Transnational Entrepreneurship & Ghanaians Abroad: What are the Motives? A Case Study in Europe and United States of America.
Using data collected from Ghanaians living in the United Kingdom, and the USA; this research examined the motives that drive the performance of transnational entrepreneurship, the mobility involves and why such businesses normally fail. The study was conducted in 2013-2017; with a population size of 120 Ghanaians living in the UK and the USA. The objective was to find out what really drives the performance of these entrepreneurs who operate in a condition where costs may be known but rewards are uncertain, yet they are motivated. The research employed both deductive and exploratory approach and the methods were both primary and secondary. The study focused on small-scale entrepreneurs who run their businesses through personal social connections.
The general results show that though individuals motives for seeking self-employment are diverse and numerous; and differ on certain points. However, there are some basic motives common to all and that is majority of the respondents with the average score of 63.3% supported that Economic Mobility, Financial Independence, Success Perspective, and Social Factors, are the most driven factors for the engagement in transnational entrepreneurship. We discovered that in a small-scale business, where most often do not have the needed managerial capabilities to engage in corporation, trust can be used to avoid loses that might come as a result of someone’s misconduct. We also discovered that the successes of these entrepreneurs are based on attitudinal; the degree of embededdness in the home country; personal and the institutional regulations of the destination countries. The results found that Ghana Transnational Entrepreneurs (GTE) are more into Merchandising Business with (59.21%) as compared to Service Business (34.21%) and Manufacturing Business (10.53%); and such businesses are managed and run mostly by their families (59.21%). Ashanti Region of Ghana was spotted to be more involved in doing business with 52.63%.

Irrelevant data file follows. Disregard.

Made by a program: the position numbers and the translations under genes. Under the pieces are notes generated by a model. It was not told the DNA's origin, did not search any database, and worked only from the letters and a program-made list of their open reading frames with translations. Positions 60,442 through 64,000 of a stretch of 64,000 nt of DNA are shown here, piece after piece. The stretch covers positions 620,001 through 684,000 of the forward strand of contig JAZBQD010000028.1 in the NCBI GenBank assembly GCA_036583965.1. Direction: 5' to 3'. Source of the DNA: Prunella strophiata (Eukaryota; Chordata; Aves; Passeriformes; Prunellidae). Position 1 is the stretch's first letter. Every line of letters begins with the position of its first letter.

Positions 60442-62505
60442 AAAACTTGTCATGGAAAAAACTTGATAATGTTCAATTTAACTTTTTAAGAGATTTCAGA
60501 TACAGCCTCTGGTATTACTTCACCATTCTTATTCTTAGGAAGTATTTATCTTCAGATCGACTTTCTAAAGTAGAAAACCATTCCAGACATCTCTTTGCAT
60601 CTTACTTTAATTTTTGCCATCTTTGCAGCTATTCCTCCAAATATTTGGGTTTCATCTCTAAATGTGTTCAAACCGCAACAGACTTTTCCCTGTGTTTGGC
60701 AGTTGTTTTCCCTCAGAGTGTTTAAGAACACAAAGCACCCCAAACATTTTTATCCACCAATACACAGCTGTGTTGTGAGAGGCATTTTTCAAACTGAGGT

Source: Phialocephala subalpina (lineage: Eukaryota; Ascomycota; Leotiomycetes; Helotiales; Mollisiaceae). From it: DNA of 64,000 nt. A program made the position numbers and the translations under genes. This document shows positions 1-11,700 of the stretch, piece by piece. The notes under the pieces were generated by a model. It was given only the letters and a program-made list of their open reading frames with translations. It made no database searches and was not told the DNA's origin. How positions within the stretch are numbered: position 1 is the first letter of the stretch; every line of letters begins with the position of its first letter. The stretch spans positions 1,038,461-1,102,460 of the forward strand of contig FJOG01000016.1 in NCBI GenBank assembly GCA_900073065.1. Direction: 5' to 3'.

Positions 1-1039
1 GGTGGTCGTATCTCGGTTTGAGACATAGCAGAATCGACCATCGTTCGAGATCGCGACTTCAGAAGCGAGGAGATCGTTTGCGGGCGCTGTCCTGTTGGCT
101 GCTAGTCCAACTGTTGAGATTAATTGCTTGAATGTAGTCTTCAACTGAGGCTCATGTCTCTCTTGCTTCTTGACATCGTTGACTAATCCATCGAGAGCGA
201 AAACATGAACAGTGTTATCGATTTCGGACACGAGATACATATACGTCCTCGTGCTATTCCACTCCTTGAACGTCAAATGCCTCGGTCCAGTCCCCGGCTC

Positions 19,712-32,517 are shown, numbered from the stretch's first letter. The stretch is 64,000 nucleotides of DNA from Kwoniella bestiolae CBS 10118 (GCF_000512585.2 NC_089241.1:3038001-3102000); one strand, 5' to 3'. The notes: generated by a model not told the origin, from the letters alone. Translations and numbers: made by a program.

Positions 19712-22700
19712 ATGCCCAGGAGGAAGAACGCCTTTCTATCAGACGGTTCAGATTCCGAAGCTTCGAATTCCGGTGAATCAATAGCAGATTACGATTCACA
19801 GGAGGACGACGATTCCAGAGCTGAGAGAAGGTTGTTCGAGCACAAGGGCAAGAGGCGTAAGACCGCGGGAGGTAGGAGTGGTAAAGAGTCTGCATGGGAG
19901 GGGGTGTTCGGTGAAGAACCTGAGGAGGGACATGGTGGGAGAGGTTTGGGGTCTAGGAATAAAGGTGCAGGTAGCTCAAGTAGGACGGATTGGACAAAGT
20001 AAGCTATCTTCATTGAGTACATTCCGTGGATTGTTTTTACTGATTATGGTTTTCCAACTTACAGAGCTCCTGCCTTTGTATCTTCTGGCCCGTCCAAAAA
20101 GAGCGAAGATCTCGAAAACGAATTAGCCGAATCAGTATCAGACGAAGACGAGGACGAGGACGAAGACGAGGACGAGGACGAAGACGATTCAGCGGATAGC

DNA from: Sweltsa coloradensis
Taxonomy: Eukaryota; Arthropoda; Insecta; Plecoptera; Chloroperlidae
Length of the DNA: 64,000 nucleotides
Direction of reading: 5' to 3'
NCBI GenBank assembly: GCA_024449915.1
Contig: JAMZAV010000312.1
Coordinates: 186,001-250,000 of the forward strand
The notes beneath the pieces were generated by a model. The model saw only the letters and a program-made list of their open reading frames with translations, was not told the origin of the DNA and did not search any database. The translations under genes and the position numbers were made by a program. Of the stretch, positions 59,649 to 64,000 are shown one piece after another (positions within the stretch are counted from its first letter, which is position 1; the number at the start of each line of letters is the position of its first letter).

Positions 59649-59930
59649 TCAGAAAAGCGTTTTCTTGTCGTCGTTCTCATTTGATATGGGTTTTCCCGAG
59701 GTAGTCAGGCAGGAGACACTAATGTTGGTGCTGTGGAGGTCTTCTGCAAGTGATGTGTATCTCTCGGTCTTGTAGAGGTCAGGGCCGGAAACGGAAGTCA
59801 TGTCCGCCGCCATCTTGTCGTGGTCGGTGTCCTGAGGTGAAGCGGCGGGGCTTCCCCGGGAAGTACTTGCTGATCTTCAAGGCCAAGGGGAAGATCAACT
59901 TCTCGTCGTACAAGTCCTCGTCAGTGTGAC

Int. J. Soc. Sc. Manage. Vol. 4, Issue-3: 210-222
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